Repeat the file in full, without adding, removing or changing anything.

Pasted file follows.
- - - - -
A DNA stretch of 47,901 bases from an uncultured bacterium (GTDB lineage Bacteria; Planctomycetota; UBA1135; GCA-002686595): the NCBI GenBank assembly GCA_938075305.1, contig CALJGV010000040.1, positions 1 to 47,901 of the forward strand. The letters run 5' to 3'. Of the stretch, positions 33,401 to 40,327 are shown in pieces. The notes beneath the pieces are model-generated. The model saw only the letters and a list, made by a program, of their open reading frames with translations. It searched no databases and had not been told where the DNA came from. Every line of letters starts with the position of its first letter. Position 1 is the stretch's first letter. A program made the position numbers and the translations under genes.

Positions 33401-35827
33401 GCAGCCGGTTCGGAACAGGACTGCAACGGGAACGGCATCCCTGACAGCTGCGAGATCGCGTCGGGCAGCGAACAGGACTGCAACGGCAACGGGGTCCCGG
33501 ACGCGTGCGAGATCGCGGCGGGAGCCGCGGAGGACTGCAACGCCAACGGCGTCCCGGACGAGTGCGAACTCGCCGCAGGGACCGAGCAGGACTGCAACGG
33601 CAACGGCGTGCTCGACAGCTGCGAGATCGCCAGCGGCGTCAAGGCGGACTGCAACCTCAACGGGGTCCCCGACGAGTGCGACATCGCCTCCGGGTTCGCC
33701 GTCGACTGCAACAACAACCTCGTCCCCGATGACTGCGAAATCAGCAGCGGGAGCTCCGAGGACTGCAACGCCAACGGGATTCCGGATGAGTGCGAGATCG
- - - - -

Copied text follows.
A DNA stretch of 47,901 bases from an uncultured bacterium (GTDB lineage Bacteria; Planctomycetota; UBA1135; GCA-002686595): the NCBI GenBank assembly GCA_938075305.1, contig CALJGV010000040.1, positions 1 to 47,901 of the forward strand. The letters run 5' to 3'. Of the stretch, positions 33,401 to 40,327 are shown in pieces. The notes beneath the pieces are model-generated. The model saw only the letters and a list, made by a program, of their open reading frames with translations. It searched no databases and had not been told where the DNA came from. Every line of letters starts with the position of its first letter. Position 1 is the stretch's first letter. A program made the position numbers and the translations under genes.

Positions 33401-35827
33401 GCAGCCGGTTCGGAACAGGACTGCAACGGGAACGGCATCCCTGACAGCTGCGAGATCGCGTCGGGCAGCGAACAGGACTGCAACGGCAACGGGGTCCCGG
33501 ACGCGTGCGAGATCGCGGCGGGAGCCGCGGAGGACTGCAACGCCAACGGCGTCCCGGACGAGTGCGAACTCGCCGCAGGGACCGAGCAGGACTGCAACGG
33601 CAACGGCGTGCTCGACAGCTGCGAGATCGCCAGCGGCGTCAAGGCGGACTGCAACCTCAACGGGGTCCCCGACGAGTGCGACATCGCCTCCGGGTTCGCC
33701 GTCGACTGCAACAACAACCTCGTCCCCGATGACTGCGAAATCAGCAGCGGGAGCTCCGAGGACTGCAACGCCAACGGGATTCCGGATGAGTGCGAGATCG